Walk Tall!

How to Start a Cycle Share System in your Neighborhood

Last month, New York City rolled out a bicycle-sharing system aimed at locals, tourists and office-goers. When will New Delhi or other Indian cities get one of its own?

Urban centres around the world are dedicating a slice of their streets and transportation infrastructure to the friendliest mode of getting around—bicycles. By keeping brand new bikes at major city nodes to help people commute easily and comfortably, these sharing programmes extend high quality and in some cases free transportation combined with the best of modern technology. Information Technology, a term India loves because of her status as the software superpower, is the key in the bicycle-sharing systems, which uses technology to help users pick and drop their bikes at any points they want with only the click of a button.

Then, why is it that none of the Indian cities has a bicycle-sharing system, a benchmark of the quality of life, it can boast of? In this feature article, we explore this question as we present successful models of bike sharing across the world to help understand how a bicycle-sharing system can be put in place, in your colony or campus, city or countryside.

Situated about 190 km from Shanghai, the northern Chinese city of Hangzhou started its bike sharing system five years ago with a modest 2,800 bicycles. Today, the Hangzhou Public Bicycle, the largest in the world, has over 60,000 bikes, which help the city residents mainly as a last-mile connectivity to their destinations. The hugely popular Velib bike-sharing programme in Paris is used by about 100,000 people every day, while Spanish city Barcelona’s Bicing has nearly 50,000 daily users. The first bike-sharing system is said to have originated in Amsterdam, in 1965. But Copenhagen, the capital of Denmark is credited with the first major bicycle-sharing system in the world, called City Bikes, launched a decade-and-a-half before it hosted the climate summit in 2009. Today, 40 per cent of Copenhagen’s population rides a bicycle to work. But the third generation bicycle sharing systems like the Velib of Paris, Hangzhou Pubic Bicycle and BikeMe of Milan uses software applications to take or deposit a bike at docking stations. There are even apps that identify the number of bicycles available at a particular docking station.


A Parisian docks at a Velib stand

New York was the newest addition to this growing list of bike-friendly cities when its CitiBike system was unveiled on May 27. But what about India?  “Bicycle sharing hasn’t picked up in India yet, but gradually several Indian cities are showing interest,” says Shreya Gadepalli, Regional Director, India of the US-based Institute for Transportation & Development Policy (ITDP), which promotes environmentally sustainable transportation policies worldwide. In fact, Chennai in Tamil Nadu, Rajkot in Gujarat and Pune in Maharashtra are in the early stage of planning for a bicycle sharing system. “India is known around the world as the centre of Information Technology and the third generation bike sharing systems extensively use IT for system management. That makes it ideal for India to have its own bike sharing systems,” says Gadepalli.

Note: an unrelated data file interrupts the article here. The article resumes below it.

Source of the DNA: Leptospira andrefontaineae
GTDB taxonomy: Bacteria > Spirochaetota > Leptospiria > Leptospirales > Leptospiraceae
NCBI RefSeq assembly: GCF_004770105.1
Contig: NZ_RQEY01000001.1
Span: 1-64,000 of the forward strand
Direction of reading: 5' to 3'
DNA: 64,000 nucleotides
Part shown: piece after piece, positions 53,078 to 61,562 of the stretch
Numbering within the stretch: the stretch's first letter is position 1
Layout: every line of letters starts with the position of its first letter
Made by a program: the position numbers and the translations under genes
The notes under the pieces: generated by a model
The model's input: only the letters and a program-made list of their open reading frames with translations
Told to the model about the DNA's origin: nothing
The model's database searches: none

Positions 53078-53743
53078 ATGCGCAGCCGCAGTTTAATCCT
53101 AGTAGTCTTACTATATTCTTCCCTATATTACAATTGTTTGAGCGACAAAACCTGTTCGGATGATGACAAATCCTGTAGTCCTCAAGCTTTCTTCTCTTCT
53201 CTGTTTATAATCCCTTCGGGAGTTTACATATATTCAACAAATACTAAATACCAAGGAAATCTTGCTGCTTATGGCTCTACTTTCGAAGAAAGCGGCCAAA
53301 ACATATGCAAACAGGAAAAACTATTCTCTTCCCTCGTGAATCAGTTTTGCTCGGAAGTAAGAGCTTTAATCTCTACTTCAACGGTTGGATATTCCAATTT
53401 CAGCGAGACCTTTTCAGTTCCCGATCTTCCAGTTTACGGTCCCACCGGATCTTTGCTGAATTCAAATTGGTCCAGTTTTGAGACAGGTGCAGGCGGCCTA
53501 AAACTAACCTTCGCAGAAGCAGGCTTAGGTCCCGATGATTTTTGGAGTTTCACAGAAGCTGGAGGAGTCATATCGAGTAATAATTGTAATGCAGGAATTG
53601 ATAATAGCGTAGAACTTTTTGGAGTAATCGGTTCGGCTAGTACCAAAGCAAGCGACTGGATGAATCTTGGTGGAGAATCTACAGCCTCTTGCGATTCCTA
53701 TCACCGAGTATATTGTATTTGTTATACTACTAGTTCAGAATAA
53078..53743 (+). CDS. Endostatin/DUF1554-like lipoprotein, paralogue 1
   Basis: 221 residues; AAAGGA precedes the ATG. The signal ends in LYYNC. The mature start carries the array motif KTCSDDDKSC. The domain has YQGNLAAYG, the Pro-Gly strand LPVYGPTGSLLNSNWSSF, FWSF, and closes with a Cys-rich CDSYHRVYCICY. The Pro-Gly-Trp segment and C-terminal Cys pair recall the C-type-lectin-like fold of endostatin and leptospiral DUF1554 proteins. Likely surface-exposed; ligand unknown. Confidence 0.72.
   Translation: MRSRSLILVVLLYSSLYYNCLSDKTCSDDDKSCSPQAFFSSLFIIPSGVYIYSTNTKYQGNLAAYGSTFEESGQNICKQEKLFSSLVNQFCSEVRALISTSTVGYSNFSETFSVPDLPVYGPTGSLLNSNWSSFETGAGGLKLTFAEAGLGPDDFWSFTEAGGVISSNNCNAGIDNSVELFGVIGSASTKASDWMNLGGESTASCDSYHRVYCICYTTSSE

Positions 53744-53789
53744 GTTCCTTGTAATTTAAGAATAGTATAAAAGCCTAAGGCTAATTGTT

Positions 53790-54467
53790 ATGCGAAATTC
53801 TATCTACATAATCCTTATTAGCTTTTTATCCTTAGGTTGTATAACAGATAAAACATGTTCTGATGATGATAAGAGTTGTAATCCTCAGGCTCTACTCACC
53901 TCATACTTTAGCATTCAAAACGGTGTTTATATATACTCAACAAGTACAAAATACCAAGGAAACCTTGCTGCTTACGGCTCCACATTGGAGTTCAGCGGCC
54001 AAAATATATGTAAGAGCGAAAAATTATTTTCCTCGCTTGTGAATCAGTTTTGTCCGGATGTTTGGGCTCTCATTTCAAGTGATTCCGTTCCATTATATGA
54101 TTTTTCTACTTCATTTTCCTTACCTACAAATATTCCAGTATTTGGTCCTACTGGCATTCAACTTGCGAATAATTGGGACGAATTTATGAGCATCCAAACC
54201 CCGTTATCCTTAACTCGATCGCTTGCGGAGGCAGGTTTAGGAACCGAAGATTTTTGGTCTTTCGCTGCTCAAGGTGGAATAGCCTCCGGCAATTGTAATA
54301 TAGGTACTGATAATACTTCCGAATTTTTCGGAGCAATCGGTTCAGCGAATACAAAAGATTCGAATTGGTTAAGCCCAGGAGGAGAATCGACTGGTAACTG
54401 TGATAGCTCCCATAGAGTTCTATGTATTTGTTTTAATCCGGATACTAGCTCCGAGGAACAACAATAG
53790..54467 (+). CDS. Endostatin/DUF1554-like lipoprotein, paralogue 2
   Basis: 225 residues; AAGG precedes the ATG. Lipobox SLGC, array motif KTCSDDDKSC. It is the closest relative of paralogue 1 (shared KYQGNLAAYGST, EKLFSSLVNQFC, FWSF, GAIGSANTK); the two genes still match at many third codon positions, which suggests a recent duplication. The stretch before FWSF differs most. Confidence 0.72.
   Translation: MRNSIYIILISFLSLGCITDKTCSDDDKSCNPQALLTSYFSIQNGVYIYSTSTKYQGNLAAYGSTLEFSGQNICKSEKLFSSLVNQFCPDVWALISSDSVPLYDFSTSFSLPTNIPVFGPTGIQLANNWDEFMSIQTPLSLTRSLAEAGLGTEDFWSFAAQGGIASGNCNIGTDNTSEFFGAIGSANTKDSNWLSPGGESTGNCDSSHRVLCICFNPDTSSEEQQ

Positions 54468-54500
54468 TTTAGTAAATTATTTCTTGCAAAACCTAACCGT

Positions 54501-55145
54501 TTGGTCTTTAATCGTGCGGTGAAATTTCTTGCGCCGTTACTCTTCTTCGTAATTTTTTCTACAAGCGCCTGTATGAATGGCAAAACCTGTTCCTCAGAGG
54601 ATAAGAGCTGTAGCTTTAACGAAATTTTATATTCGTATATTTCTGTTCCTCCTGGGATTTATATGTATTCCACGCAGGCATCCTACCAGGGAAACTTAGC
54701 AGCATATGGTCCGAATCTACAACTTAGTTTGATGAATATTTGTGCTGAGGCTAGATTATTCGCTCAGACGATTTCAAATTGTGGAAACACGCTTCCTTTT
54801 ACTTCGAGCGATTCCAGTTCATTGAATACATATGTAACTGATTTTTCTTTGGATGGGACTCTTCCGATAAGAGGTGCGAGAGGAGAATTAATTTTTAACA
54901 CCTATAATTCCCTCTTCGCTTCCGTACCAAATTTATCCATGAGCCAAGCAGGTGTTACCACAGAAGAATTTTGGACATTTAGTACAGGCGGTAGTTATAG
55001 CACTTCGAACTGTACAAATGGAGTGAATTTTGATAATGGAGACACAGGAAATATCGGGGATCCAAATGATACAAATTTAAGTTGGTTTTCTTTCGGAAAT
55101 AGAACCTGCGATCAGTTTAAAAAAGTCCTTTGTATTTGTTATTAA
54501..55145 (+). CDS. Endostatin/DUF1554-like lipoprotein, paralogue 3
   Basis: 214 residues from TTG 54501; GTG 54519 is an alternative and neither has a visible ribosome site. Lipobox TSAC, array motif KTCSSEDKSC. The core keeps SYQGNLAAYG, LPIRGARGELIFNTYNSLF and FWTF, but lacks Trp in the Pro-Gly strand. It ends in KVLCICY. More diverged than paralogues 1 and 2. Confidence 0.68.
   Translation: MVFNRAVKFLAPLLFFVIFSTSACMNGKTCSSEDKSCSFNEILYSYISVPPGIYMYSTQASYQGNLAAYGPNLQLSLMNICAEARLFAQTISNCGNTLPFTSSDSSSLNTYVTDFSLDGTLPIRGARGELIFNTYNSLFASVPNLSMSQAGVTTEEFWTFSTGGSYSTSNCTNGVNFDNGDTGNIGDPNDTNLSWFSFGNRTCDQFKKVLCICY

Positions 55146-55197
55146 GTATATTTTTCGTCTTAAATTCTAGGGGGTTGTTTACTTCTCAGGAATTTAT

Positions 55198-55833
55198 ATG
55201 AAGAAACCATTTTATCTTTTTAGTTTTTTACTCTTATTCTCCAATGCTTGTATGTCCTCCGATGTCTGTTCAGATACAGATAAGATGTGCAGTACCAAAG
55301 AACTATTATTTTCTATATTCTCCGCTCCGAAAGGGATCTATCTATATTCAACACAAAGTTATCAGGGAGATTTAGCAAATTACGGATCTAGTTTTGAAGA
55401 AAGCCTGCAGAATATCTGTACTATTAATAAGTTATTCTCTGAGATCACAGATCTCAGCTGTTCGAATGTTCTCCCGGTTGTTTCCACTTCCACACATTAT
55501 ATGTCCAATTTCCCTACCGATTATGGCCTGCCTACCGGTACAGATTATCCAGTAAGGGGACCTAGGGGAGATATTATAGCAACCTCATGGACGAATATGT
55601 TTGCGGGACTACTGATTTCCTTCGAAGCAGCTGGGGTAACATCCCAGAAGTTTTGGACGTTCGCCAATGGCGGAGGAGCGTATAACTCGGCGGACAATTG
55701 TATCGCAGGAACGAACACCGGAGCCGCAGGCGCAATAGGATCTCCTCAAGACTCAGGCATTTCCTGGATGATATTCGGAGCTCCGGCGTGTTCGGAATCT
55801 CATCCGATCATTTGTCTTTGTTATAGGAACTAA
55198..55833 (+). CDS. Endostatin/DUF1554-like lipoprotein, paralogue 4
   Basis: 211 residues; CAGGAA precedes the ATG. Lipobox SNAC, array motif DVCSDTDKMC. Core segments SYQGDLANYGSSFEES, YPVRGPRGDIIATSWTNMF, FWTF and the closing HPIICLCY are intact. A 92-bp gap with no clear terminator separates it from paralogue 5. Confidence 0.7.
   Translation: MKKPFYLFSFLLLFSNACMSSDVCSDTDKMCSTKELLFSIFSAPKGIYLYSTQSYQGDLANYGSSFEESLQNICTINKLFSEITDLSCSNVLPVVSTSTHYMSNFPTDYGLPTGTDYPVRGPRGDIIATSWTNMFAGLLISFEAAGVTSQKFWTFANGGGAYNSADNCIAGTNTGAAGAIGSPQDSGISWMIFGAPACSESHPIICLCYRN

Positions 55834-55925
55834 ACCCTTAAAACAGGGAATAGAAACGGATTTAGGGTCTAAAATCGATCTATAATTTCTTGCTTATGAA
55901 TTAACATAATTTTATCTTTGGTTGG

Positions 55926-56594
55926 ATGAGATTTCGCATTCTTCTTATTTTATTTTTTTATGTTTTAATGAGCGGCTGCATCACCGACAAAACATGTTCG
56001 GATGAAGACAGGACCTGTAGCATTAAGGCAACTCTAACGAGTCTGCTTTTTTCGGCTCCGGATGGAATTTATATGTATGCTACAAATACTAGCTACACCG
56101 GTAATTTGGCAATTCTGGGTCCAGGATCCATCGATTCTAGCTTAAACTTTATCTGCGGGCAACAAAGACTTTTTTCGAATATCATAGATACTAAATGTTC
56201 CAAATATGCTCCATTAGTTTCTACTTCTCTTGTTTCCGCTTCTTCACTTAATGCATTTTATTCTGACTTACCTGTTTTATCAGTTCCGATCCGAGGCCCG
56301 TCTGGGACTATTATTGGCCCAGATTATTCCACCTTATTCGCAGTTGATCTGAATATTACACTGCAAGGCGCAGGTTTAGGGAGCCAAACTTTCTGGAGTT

The Capital bikeshare in Washington DC

Use of software applications significantly bring down the cost of operation in a bike sharing system where tapping a smart card at a docking station is enough to pick or drop a bike. India, however, would need to create the basic infrastructure for the safe operation of a bike-sharing system, like building separate cycle tracks. While in small cities the bike-sharing system could work as an independent mode of transportation, in big centres it could work in conjunction with public mass transport. According to Raj Janagam, the brain behind ‘Cycle Chalao’, a bicycle sharing system launched in Mumbai in 2009, the use of bicycles as a transport mode should be “need-based” and not “desire-based”. “Implementing bicycle sharing systems in small pockets doesn’t help. Good infrastructure and total ownership will make it a sustainable and dependable transport mode,” says Janagam, who still gets calls from people asking him to revive ‘Cycle Chalo’, which was run in two rail stations to help the poor and students for their last-mile connectivity.

‘Cycle Chalo’ was discontinued after it could not sustain revenue and municipal support. “The absence of a transport policy addressing bicycles, the lack of volume user, unsupported infrastructure and an ambiguous regulatory license are complete deterrent for any bicycle sharing initiative,” explains Janagam. “It should come as an inclusive transport system moved by volumes, driven by need and built as a culture, like in China,” he adds.


A Cycle Chalao stand

According to Sudhir Gota, a former road designer and now a sustainable transport specialist, the mushrooming residential colonies in city suburbs could act as a catalyst for promoting bicycle sharing programmes in the country. “The tag line of most of the residential colonies springing up these days is healthy lifestyle and a bicycle sharing system is the best way to promote a healthy lifestyle,” says the Bangalore-based Mr Gota.